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Criminal Jury Instructions

Criminal Jury Instructions Home

8.2-7  Sale of a Facsimile Firearm -- § 53-206c (b)

Revised to December 1, 2007

The defendant is charged [in count __] with the sale of a facsimile firearm.  The statute that defines this offense reads in pertinent part as follows: 

no person shall give, offer for sale or sell any facsimile of a firearm.

For you to find the defendant guilty of this charge, the state must prove the following elements beyond a reasonable doubt: 

Element 1 - Gave, sold or offered for sale a facsimile firearm
The first element is that the defendant gave, sold, or offered for sale a facsimile of a firearm.  The terms gave, sold and offered for sale have their ordinary meaning. 

Element 2 - Facsimile that could pass as a real firearm
The second element is that the facsimile was such that it could reasonably be perceived as a real firearm.1  "Firearm" is any sawed-off shotgun, machine gun, rifle, shotgun, pistol, revolver or other weapon, whether loaded or unloaded, from which a shot may be discharged.2

A "facsimile of a firearm" is (A) any nonfunctional imitation of an original firearm which was manufactured, designed and produced since 1898, or (B) any nonfunctional representation of a firearm other than an imitation of an original firearm, provided such representation could reasonably be perceived to be a real firearm.  Such term does not include any look-a-like, nonfiring, collector replica of an antique firearm developed prior to 1898, or traditional BB or pellet -firing air gun that expels a metallic or paint-contained projectile through the force of air pressure.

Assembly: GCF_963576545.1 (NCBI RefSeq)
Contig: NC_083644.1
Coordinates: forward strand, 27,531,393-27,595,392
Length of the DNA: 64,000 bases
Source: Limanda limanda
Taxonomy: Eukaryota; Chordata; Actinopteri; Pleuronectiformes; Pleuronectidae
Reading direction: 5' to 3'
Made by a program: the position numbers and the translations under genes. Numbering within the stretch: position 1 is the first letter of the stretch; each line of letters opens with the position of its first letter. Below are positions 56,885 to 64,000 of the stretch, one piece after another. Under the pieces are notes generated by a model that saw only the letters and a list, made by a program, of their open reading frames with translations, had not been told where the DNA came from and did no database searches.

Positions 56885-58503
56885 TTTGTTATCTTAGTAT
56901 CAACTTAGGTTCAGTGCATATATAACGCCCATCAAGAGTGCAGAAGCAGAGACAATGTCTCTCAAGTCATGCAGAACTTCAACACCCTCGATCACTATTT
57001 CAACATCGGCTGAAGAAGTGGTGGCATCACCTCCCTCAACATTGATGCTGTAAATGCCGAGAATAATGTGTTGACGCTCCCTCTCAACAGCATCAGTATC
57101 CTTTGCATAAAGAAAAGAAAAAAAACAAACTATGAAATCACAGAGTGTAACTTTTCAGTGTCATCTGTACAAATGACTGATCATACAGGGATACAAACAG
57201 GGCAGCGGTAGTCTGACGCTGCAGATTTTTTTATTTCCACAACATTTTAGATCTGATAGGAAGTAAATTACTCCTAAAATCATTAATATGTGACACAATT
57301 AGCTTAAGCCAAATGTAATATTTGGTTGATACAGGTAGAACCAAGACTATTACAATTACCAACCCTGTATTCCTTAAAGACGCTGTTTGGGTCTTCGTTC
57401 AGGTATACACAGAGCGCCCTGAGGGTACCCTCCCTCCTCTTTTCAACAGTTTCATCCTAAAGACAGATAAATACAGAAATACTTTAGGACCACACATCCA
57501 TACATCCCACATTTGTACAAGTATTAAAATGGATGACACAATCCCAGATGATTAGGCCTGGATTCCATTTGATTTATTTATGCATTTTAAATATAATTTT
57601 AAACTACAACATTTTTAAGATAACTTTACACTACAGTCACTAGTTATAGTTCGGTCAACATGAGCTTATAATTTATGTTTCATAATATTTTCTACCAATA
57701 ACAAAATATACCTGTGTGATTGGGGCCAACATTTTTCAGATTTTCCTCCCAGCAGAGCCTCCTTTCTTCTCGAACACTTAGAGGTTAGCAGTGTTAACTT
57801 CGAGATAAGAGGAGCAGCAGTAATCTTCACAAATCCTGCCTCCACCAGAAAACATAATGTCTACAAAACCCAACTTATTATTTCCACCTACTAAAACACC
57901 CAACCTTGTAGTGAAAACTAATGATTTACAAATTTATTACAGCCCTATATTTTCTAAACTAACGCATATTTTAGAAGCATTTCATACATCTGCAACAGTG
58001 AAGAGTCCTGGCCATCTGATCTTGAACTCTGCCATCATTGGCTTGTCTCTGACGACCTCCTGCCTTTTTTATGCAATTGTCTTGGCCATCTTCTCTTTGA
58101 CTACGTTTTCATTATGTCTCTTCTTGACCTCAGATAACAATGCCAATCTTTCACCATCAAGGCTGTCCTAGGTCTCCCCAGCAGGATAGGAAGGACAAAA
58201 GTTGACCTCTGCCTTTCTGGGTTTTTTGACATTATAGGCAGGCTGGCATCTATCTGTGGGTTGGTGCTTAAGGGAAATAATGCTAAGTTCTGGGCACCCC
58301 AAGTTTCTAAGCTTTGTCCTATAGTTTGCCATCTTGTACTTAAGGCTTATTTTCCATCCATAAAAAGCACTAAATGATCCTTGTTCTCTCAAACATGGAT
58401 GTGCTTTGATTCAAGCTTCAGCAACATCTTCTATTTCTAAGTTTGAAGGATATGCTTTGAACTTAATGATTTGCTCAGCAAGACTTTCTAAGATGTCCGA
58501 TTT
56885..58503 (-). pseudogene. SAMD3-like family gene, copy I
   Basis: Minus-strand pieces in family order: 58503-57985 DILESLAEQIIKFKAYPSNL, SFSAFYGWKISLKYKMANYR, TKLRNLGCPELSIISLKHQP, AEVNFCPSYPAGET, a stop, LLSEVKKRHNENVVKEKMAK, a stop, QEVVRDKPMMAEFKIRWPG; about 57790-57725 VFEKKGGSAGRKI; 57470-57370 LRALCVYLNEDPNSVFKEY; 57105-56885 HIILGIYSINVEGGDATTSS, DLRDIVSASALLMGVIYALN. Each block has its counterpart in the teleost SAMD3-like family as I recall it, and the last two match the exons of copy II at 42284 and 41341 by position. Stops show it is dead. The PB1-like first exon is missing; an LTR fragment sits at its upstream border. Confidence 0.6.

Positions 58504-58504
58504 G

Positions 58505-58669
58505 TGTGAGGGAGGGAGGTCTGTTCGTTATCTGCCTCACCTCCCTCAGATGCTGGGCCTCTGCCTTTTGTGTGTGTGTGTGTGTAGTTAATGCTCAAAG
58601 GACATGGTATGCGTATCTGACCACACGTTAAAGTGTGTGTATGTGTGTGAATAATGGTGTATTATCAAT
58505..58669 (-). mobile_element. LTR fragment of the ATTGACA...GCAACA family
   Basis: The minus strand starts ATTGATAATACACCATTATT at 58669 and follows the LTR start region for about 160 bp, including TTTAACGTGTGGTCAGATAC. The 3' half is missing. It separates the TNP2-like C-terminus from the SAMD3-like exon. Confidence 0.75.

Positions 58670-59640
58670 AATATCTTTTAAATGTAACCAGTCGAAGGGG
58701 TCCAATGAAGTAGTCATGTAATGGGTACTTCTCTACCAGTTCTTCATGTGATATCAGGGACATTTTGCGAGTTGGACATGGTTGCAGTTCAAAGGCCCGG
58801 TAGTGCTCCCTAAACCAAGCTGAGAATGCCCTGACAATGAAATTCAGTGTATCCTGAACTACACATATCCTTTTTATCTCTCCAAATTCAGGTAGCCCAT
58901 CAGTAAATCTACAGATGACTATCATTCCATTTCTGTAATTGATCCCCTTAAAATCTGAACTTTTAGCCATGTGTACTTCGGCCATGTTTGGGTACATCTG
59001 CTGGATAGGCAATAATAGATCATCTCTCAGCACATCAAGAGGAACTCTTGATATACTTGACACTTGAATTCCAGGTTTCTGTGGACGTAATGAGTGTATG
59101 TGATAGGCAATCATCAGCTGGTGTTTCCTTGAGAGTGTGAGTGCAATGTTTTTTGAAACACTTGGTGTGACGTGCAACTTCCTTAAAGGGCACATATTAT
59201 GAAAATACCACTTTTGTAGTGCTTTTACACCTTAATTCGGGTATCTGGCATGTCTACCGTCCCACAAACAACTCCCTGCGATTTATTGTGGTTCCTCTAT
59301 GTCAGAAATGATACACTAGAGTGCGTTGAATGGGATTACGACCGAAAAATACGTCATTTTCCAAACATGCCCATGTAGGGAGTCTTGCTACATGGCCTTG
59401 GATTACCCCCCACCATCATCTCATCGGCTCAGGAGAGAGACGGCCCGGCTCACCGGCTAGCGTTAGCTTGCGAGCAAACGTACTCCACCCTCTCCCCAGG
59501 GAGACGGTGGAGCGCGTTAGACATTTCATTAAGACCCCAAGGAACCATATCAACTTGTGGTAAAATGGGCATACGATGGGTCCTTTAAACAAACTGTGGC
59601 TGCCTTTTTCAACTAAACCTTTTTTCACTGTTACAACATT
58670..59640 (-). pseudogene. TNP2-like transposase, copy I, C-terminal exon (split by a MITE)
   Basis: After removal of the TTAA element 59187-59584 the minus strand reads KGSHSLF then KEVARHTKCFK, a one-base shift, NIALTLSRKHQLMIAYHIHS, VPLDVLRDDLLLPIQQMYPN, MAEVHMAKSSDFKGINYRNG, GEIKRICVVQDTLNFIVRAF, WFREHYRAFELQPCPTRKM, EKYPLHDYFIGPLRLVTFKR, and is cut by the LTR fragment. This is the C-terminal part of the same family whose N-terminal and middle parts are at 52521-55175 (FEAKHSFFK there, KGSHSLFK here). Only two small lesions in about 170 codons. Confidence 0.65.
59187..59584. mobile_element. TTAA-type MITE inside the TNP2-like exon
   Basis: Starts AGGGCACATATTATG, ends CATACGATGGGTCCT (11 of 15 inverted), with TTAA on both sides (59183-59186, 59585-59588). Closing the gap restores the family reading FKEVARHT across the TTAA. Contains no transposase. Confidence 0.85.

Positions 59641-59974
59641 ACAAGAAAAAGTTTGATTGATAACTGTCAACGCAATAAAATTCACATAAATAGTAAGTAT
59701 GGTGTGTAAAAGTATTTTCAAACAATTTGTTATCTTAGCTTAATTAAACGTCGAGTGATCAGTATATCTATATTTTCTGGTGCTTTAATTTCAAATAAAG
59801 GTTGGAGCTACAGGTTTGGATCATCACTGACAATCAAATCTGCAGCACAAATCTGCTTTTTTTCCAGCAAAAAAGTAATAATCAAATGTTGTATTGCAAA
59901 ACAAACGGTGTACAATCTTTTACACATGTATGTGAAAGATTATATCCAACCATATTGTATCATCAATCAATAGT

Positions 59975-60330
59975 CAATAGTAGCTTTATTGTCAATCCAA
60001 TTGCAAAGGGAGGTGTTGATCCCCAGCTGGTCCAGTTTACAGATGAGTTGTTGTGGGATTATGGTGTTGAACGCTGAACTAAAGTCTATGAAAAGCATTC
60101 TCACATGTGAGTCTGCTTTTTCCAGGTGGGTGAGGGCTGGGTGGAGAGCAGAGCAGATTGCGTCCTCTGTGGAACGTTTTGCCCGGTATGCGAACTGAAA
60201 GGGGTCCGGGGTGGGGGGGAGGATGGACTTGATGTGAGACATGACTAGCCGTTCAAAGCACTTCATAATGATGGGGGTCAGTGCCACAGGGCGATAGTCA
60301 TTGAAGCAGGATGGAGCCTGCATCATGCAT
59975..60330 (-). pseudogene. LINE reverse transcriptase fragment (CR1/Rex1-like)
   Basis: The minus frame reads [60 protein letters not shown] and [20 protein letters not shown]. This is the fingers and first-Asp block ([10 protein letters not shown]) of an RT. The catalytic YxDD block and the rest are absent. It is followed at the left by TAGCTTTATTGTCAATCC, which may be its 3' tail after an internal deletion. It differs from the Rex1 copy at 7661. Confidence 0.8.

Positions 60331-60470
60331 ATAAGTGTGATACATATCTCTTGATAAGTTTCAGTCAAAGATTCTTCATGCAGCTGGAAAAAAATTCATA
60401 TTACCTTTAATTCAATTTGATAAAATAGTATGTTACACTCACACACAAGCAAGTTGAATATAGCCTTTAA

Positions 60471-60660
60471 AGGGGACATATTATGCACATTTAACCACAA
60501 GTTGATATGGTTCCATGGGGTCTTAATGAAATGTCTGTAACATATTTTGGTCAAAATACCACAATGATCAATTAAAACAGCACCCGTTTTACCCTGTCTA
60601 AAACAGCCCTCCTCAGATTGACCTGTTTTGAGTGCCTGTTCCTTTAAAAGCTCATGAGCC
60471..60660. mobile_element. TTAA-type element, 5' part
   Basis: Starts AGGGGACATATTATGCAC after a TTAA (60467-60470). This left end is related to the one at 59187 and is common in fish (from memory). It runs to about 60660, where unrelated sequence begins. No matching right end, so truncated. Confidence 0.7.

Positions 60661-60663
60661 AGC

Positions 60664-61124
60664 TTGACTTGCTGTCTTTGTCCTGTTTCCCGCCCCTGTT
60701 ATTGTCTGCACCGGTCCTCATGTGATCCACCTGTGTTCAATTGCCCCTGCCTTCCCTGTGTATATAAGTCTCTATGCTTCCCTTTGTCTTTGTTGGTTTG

Conclusion

In summary, the state must prove beyond a reasonable doubt that 1) the defendant gave, sold, or offered for sale a facsimile of a firearm, and 2) it could reasonably be perceived as a real firearm.

If you unanimously find that the state has proved beyond a reasonable doubt each of the elements of the crime of the sale of a facsimile firearm, then you shall find the defendant guilty.  On the other hand, if you unanimously find that the state has failed to prove beyond a reasonable doubt any of the elements, you shall then find the defendant not guilty.
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1 The statute provides that "[t]he provisions of this subsection shall not apply to any facsimile of a firearm, which, because of it distinct color, exaggerated size or other design features, cannot reasonably be perceived to be a real firearm."

2 Although § 53-206c specifically references the definition of "firearm" in § 53a-3 (19), which requires that the firearm be operable, operability is not an issue with this offense, because the object is not a real firearm.
 


 

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